U.S. flag

An official website of the United States government

NCBI Bookshelf. A service of the National Library of Medicine, National Institutes of Health.

Walker HK, Hall WD, Hurst JW, editors. Clinical Methods: The History, Physical, and Laboratory Examinations. 3rd edition. Boston: Butterworths; 1990.

Cover of Clinical Methods

Clinical Methods: The History, Physical, and Laboratory Examinations. 3rd edition.

Show details

Chapter 43Respiratory Rate and Pattern



Normal ventilation is an automatic, seemingly effortless inspiratory expansion and expiratory contraction of the chest cage. This act of normal breathing has a relatively constant rate and inspiratory volume that together constitute normal respiratory rhythm. The accessory muscles of inspiration (sternocleidomastoid and scalenes) and expiration (abdominal) are not normally used in the resting state. Abnormalities may occur in rate, rhythm, and in the effort of breathing.


The establishment of the tidal volume and pattern of respiration in normal individuals is a complicated process. Recognizing alterations in these factors is an important early clue of disease recognition. While frequently it is nonspecific, in many instances it can lead directly to a diagnosis. Careful observation of the respiratory rate and pattern is a crucial part of the physical examination.

Simple inspection of the respiratory cycle, observing rate, rhythm, inspiratory volume, and effort of breathing, is all that is necessary. The rate is noted by observing the frequency of the inspiratory phase, since this phase is active and easy to count. Record the number of breaths per minute; this is the respiratory rate. While observing the rate, note the inspiratory expansion of the chest cage. This expansion should be the same during each cycle.

Normally, the accessory muscles of inspiration and expiration are not used. Their use should be observed and, if found, recorded as "use of accessory muscles on inspiration" and "expiration is active with abdominal muscle contraction."

Basic Science

The respiratory system's major functions are to provide an adequate oxygen (O2) supply to meet the energy production requirements of the body and maintain a suitable acid-base status by removing carbon dioxide (CO2) from the body. This is accomplished by moving varying volumes of air into and out of the lungs. Ventilation, the process of air movement into the lungs, is a carefully controlled modality with a wide range of response that enables the markers of gas exchange adequacy (Pao2, Paco2, and pH) to be kept within a relatively small physiologic range.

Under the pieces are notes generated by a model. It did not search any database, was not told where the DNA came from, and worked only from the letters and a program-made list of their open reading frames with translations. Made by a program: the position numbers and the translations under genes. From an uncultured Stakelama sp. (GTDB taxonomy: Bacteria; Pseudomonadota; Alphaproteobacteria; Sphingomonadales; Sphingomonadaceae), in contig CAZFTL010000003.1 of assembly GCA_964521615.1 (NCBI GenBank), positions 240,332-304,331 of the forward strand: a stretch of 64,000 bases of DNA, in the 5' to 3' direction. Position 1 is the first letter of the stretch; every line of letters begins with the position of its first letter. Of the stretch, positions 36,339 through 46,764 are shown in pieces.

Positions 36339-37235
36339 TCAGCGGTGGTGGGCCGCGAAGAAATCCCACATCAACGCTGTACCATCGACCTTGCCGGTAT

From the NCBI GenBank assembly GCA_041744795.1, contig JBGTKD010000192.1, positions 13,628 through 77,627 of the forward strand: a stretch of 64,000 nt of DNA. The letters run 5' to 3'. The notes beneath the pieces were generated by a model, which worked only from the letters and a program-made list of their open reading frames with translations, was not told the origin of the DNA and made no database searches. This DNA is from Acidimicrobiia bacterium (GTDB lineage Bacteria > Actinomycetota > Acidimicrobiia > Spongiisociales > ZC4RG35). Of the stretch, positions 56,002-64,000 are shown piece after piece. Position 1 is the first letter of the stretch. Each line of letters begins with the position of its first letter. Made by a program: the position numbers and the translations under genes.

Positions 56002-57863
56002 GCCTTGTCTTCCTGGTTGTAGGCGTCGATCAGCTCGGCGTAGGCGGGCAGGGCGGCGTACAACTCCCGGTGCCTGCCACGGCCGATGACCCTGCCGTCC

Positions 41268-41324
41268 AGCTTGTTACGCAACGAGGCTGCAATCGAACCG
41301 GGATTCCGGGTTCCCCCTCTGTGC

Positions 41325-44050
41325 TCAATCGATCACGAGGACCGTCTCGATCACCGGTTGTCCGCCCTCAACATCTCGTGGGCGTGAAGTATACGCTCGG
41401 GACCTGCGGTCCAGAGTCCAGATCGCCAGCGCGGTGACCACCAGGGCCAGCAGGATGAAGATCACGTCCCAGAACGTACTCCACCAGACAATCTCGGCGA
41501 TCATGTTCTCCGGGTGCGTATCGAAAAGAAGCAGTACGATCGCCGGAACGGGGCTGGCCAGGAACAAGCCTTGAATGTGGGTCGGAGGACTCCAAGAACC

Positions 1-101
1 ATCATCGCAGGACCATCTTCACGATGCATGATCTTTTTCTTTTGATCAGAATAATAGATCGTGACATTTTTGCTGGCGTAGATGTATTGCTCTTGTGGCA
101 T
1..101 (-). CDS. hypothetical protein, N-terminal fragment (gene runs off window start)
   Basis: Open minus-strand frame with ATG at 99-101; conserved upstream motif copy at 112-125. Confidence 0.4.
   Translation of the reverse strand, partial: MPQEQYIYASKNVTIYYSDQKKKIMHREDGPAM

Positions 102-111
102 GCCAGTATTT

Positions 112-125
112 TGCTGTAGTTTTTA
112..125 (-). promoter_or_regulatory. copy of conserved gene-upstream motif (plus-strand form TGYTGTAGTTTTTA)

To maintain accurate control the respiratory system has a central respiratory pacemaker located within the medulla of the brainstem. Neural output travels from this center through the spinal cord to the muscles of respiration. The changes are effected through two groups of muscles, inspiratory and expiratory, which contract and relax to produce a rhythmic respiratory rate and pattern. In most individuals with unchanging metabolic demand, the rate and pattern are surprisingly constant, only interrupted every several minutes by a larger inspiratory effort or sigh. Ventilation at rest in most individuals requires only the inspiratory muscles. Expiration is usually passive and is secondary to the respiratory system returning to its resting state. Therefore, with quiet breathing the inspiratory time is the period of active respiratory pacemaker output. Adjusting the rate, length, and intensity of neural output from the pacemaker will lead to changes in the breaths per minute and the volume of each inspiration or tidal volume. These final outputs of the respiratory pacemaker, the rate and tidal volume, are the two components of ventilation. The expiratory muscles begin to play a role with disease or increased ventilatory demands. When this occurs, the length of time it takes to empty the lungs adequately will also lead to changes in rate and tidal volume.

Minute ventilation is the product of rate and tidal volume. It is important to differentiate between the effect changes in rate and tidal volume have on gas exchange. Any given tidal volume is divided into two components. One part is the dead space. This is the portion of the volume moved into the lungs during ventilation that does not come into contact with functioning pulmonary capillaries. An example is air at the end of inspiration, which reaches only the trachea or bronchi where there are no capillaries. Since there is no air–blood interface, O2 cannot reach the circulation nor can any CO2 be removed. The other component is called the alveolar volume. This is the part of a tidal breath that enters the air spaces of the lung that are perfused by functioning capillaries. In normal individuals these air spaces are the terminal respiratory unit and include the respiratory bronchioles, alveolar ducts, alveolar sacs, and alveoli. Only the alveolar volume component of each tidal breath contributes to gas exchange; the rest is really wasted ventilation. If minute ventilation is increased by making the tidal volume larger, it will have a greater effect on gas exchange than if the same minute ventilation is reached by increasing the rate.

Regulation of Pacemaker Output

The medullary respiratory control center, or pacemaker, receives three kinds of feedback. These impulses are integrated within the control center. The output from the respiratory center is then altered in timing or intensity, leading to changes in the rate and tidal volume. The three kinds of feedback are chemical, mechanical, and input from higher cortical centers.

The normal individual is able to keep Pao2, Paco2, and pH within narrow limits. In order to accomplish this level of control, the respiratory center receives input from both peripheral and central chemoreceptors. The major peripheral receptors are located within the carotid bodies found in the bifurcation of each common carotid artery. There are also similar structures in the aorta, but less is known about these aortic bodies. The afferent limb of these receptors responds to Pao2 and pH changes. The efferent limb produces changes in minute ventilation through the respiratory control center. The response to changing Pao2 levels can be detected as high as 550 mm Hg, but at that Pao2 level the resulting change in rate and volume is small. As the Pao2 drops to 55 to 60 mm Hg, there is a much greater and more important respiratory response with large increases in minute ventilation for each mm Hg change in Pao2. The carotid body also responds to small changes in pH, but approximately two-thirds of the response to pH is a result of the central chemoreceptors. The response of the carotid bodies to Paco2 is secondary to changes in pH resulting from the Paco2 change.